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An open letter to Campus Dining

| Wednesday, September 22, 2021

Dear Campus Dining,

I just have one question — what’s stopping you from serving Heinz ketchup?

I know this might seem like a trivial request, but just imagine the utopia we could create by replacing the ugly, inferior Red Gold dispensers with the gold standard of tomato-based dipping sauces.

Rest assured, I’m not the only one with a preference for Heinz ketchup. According to the most statistically sophisticated experiment in existence — yes, a whiteboard dorm poll — the women of Pasquerilla West Hall clearly favor Heinz. Even Taste of Home agrees: Heinz is superior.

Unfortunately, the ketchup situation has grown so dire that I have resorted to bringing my own bottle to the dining hall. In fact, I may be growing a reputation for it. While this fun fact has served me well for the last year, it might be getting old. Perhaps it is time for both of us to turn in the towel and find a way to make Heinz an integral part of the dining hall experience.

And speaking of (terrible) towels, did you know that Heinz operates out of the city of Pittsburgh, home to the best team in the NFL? Several former Notre Dame footballers, including the legendary Chase Claypool play for the Pittsburgh Steelers at none other than Heinz Field. Need I say more? If Notre Dame’s golden child wide receiver isn’t a foolproof reason to serve Heinz, I don’t know my vinegar from my sugar. The good news is, Heinz does.

Compared to Red Gold, the ratio of vinegar to sugar is much higher in Heinz ketchup than other brands, giving it a more balanced flavor profile and less of a sickly sweet tomato taste. When viewing the ingredients lists of both brands, which list ingredients in order of descending weight, Heinz lists distilled vinegar as the second ingredient. For Red Gold, sugar is the second ingredient and vinegar the third. To myself and many other tang-seekers, sugar’s second-place position is a complete disaster. How can we be expected to reasonably substitute Red Gold for Heinz when the two products have so little in common?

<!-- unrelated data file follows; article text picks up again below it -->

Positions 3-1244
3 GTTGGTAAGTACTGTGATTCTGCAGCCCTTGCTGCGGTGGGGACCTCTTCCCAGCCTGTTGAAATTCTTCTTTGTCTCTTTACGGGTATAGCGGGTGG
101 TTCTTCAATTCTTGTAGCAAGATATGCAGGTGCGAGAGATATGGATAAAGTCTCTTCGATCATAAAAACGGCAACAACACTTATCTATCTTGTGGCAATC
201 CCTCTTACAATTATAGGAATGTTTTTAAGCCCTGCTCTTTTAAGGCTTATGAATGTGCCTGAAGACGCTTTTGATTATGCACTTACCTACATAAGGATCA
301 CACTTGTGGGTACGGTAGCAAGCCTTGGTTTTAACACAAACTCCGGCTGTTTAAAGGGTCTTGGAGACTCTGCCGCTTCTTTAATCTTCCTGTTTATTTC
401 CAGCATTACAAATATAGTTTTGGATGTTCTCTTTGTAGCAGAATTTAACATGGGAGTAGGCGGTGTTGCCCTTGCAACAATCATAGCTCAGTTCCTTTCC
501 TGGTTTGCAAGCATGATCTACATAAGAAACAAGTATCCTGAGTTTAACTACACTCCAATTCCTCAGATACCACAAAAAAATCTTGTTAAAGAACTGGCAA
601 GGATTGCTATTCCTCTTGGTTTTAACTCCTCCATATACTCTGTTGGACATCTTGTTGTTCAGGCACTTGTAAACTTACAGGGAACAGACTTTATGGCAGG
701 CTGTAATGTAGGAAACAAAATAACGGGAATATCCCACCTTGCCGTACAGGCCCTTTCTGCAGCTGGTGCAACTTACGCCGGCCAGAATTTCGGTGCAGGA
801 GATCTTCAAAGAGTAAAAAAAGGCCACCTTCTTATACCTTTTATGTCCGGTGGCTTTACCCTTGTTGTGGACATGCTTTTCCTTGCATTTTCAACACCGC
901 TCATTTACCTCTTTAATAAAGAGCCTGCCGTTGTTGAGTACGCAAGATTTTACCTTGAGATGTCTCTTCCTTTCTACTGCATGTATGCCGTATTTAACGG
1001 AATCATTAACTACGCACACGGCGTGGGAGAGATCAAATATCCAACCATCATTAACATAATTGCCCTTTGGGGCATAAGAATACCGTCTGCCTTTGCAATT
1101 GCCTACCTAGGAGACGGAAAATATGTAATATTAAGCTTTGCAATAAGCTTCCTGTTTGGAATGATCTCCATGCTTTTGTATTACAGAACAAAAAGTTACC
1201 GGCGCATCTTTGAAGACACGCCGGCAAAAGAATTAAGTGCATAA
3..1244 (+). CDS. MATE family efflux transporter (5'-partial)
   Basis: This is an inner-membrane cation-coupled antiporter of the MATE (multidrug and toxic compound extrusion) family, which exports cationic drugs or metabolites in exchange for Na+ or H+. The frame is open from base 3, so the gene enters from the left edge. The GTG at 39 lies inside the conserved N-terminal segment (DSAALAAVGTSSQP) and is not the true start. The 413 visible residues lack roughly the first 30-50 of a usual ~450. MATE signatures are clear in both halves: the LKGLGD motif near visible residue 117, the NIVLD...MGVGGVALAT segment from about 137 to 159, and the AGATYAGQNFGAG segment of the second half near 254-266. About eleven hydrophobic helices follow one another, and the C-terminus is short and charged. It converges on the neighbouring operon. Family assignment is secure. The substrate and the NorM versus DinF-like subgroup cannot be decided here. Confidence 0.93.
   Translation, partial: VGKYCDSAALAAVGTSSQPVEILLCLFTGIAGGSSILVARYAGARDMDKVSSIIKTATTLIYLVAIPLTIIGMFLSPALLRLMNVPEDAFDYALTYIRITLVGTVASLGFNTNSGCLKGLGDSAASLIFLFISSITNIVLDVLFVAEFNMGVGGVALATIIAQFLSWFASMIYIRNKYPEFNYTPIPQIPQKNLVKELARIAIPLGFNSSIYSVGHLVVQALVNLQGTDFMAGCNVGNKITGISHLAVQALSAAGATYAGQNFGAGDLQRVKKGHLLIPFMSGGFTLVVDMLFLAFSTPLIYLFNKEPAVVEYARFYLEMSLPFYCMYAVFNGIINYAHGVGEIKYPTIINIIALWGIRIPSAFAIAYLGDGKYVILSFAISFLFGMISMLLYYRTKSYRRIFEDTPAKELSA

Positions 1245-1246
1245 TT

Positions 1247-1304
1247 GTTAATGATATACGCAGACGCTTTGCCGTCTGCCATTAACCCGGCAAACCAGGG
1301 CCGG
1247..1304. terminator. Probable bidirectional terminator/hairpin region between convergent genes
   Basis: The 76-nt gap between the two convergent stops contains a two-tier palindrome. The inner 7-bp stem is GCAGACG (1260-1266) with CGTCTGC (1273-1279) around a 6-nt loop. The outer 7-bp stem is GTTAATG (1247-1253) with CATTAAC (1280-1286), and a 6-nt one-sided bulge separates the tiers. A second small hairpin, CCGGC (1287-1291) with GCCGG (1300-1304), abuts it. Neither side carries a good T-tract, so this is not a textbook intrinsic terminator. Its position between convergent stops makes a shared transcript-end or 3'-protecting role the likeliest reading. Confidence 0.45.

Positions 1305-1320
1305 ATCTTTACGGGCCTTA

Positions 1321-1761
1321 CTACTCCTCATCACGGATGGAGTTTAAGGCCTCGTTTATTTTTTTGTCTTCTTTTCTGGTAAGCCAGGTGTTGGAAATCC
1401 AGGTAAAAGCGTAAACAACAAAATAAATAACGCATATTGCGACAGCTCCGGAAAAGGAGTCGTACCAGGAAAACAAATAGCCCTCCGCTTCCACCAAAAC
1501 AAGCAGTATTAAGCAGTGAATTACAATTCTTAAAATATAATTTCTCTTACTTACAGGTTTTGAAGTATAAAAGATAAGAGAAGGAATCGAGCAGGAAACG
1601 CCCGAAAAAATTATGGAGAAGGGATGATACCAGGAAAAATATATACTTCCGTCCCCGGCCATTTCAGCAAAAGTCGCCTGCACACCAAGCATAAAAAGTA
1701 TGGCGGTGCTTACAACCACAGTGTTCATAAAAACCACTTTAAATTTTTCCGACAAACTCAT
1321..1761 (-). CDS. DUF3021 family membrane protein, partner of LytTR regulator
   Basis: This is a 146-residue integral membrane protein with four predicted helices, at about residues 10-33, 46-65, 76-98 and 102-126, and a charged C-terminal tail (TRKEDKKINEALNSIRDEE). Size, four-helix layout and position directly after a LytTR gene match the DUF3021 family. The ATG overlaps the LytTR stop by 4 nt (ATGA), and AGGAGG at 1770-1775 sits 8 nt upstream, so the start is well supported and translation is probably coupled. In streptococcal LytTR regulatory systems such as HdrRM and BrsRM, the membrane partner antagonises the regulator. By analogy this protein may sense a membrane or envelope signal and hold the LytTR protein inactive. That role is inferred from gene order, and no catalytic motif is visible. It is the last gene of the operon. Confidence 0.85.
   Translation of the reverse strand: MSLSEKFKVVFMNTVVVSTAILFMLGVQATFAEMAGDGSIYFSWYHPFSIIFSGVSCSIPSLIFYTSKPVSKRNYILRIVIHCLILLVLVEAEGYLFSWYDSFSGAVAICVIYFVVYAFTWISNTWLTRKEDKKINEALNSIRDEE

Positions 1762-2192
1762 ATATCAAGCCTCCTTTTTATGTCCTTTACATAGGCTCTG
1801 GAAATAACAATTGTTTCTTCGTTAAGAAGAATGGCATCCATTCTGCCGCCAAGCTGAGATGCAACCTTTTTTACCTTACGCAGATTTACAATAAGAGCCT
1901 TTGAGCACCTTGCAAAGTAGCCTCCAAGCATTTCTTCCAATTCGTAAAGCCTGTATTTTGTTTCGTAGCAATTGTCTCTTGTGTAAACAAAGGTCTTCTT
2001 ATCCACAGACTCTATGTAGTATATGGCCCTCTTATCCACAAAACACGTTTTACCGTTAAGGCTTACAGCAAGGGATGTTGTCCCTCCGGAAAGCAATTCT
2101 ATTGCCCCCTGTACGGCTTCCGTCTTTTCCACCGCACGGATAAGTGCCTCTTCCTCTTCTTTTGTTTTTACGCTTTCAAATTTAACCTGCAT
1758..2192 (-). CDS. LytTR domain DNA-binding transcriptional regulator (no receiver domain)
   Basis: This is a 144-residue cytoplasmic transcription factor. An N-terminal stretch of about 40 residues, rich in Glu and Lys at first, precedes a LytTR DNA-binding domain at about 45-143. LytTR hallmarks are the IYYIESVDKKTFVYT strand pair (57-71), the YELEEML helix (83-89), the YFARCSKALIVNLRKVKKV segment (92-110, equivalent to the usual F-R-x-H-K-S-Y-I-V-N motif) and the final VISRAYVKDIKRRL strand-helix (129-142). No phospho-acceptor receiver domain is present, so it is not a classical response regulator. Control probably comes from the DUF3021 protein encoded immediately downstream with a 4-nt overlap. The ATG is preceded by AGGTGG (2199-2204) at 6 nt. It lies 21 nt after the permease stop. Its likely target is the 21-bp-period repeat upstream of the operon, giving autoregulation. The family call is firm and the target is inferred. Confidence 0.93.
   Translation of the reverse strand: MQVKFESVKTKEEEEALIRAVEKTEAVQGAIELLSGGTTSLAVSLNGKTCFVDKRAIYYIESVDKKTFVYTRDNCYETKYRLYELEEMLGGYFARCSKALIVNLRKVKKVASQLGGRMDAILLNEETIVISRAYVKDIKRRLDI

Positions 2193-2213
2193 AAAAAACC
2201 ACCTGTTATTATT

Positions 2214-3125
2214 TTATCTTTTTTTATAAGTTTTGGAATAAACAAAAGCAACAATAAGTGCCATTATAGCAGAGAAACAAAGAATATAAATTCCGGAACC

So the question remains: Why not replace Red Gold with Heinz? Maybe Red Gold provides a more affordable option for the dining hall; however, when comparing the prices of Red Gold and Heinz from one data point, 32-ounce bottles sold at Walmart, Heinz is $1.12 cheaper per bottle. I know you may have a contract with Red Gold; however, I would strongly encourage you to reconsider any such agreement as soon as possible.

Now that I’ve made my case, let me express that I am very grateful for the dining halls, especially the cheerful and welcoming workers who often make my day. At the end of the day, I would prefer to dip my french fries in Heinz over Red Gold, but I thank you for providing the student body with a place to gather for food and camaraderie either way. If I have to keep lugging my own personal bottle of Heinz ketchup to North Dining Hall each day, I will do it with pride.

Sincerely,

a concerned ketchup lover

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